The Associated Press reports that the current situation regarding the island’s mostly illegal market is the worst it’s ever been. Unrelenting storms from last year’s hurricane season battered marijuana fields, which was followed by an intense drought. Ultimately, tens of thousands of dollars were lost during that time, according to farmers who illegally grow weed.
The pandemic made matters worse with a strict 6 p.m. curfew preventing farmers from caring for their fields at night, which is customary. The global health crisis coupled with decriminalization has meant growth in local consumption, which has also added to the shortage.
However, the government’s Cannabis Licensing Authority said there isn’t a scarcity of marijuana in the country’s regulated industry. However, product sold through legal dispensaries—called herb houses—prove to be expensive with marijuana costing five to 10 times more than street prices.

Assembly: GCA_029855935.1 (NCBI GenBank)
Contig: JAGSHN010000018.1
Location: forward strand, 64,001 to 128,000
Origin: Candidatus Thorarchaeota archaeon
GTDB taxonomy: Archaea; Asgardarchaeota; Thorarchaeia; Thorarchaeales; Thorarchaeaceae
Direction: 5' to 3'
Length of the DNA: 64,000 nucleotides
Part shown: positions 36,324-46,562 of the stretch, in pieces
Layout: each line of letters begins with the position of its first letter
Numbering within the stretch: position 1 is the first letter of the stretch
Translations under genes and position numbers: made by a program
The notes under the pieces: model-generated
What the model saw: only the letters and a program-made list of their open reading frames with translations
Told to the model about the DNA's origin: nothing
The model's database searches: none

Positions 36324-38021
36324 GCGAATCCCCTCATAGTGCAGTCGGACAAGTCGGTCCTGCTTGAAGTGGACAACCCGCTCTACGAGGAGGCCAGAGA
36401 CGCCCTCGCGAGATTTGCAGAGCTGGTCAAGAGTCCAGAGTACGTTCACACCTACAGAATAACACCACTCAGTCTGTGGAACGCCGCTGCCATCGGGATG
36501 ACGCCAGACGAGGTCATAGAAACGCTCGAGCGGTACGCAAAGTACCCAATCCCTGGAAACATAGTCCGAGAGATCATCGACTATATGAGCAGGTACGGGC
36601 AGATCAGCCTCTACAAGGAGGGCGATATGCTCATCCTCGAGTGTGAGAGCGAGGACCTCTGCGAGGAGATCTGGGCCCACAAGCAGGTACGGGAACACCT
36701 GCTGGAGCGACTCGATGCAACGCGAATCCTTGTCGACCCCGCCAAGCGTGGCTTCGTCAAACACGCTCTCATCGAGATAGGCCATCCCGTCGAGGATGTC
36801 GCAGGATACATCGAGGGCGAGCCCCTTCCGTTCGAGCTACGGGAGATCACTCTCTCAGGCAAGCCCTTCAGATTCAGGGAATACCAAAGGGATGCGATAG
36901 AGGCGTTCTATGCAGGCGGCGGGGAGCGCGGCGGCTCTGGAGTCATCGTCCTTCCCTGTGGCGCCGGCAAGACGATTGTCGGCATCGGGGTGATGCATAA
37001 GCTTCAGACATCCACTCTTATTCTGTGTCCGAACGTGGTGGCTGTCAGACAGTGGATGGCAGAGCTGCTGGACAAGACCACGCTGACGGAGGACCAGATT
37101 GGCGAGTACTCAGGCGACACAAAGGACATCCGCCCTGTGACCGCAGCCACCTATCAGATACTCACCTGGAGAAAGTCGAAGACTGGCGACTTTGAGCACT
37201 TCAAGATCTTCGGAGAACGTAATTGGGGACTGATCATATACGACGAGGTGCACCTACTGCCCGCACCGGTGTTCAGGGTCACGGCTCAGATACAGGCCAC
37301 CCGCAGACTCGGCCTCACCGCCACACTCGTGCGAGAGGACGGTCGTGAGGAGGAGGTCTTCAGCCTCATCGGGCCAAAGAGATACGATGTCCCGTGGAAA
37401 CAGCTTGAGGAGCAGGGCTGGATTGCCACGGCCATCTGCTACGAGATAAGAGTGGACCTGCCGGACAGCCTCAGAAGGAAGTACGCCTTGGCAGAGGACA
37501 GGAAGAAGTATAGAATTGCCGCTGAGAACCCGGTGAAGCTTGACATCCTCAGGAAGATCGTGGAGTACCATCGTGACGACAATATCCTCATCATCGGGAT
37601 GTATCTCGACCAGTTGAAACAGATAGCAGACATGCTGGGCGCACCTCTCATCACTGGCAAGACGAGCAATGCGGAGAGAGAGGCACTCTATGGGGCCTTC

In 2015, the government approved a regulated medical marijuana industry and decriminalized small amounts of the substance. People who are found with two ounces (56 grams) or less of weed have to pay a minor fine but won’t be arrested or have a criminal record. Individuals are permitted to grow up to five plants, and Rastafarians are legally authorized to smoke for sacred reasons.